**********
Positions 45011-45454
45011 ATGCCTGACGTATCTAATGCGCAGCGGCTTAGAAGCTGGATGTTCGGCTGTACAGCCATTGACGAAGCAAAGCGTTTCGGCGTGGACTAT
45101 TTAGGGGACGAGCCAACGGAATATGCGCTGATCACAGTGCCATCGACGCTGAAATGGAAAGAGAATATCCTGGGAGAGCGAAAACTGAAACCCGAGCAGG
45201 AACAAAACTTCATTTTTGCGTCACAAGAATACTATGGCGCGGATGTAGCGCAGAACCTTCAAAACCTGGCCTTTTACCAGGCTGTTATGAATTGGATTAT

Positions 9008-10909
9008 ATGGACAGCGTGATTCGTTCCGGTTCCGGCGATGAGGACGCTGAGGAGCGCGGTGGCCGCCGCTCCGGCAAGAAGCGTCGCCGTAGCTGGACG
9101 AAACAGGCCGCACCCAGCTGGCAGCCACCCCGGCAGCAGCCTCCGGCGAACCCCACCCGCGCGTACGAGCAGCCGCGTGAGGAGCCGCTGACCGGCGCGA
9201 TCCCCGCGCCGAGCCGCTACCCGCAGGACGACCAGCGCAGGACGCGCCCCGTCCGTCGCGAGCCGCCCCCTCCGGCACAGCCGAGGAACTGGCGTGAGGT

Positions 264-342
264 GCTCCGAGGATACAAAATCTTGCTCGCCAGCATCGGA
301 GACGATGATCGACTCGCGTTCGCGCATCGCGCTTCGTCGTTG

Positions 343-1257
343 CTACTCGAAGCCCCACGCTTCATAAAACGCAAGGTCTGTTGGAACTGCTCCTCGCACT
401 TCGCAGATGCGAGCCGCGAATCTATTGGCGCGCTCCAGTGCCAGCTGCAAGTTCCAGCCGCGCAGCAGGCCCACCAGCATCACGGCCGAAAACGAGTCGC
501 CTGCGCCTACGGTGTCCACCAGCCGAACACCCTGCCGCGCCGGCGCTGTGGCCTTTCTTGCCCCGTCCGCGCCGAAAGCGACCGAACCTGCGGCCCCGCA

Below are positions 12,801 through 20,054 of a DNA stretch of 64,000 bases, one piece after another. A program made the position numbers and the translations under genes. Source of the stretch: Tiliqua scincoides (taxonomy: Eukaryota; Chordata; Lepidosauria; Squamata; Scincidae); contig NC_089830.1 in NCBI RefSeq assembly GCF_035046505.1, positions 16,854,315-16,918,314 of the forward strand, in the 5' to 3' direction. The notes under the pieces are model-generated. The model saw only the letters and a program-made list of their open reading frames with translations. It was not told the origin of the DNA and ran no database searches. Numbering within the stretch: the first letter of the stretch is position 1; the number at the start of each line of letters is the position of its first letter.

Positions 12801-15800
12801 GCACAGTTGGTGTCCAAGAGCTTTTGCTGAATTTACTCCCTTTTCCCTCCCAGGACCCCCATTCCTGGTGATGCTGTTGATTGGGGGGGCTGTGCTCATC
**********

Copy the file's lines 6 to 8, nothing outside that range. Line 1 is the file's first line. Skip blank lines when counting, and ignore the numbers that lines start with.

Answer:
9008 ATGGACAGCGTGATTCGTTCCGGTTCCGGCGATGAGGACGCTGAGGAGCGCGGTGGCCGCCGCTCCGGCAAGAAGCGTCGCCGTAGCTGGACG
9101 AAACAGGCCGCACCCAGCTGGCAGCCACCCCGGCAGCAGCCTCCGGCGAACCCCACCCGCGCGTACGAGCAGCCGCGTGAGGAGCCGCTGACCGGCGCGA
9201 TCCCCGCGCCGAGCCGCTACCCGCAGGACGACCAGCGCAGGACGCGCCCCGTCCGTCGCGAGCCGCCCCCTCCGGCACAGCCGAGGAACTGGCGTGAGGT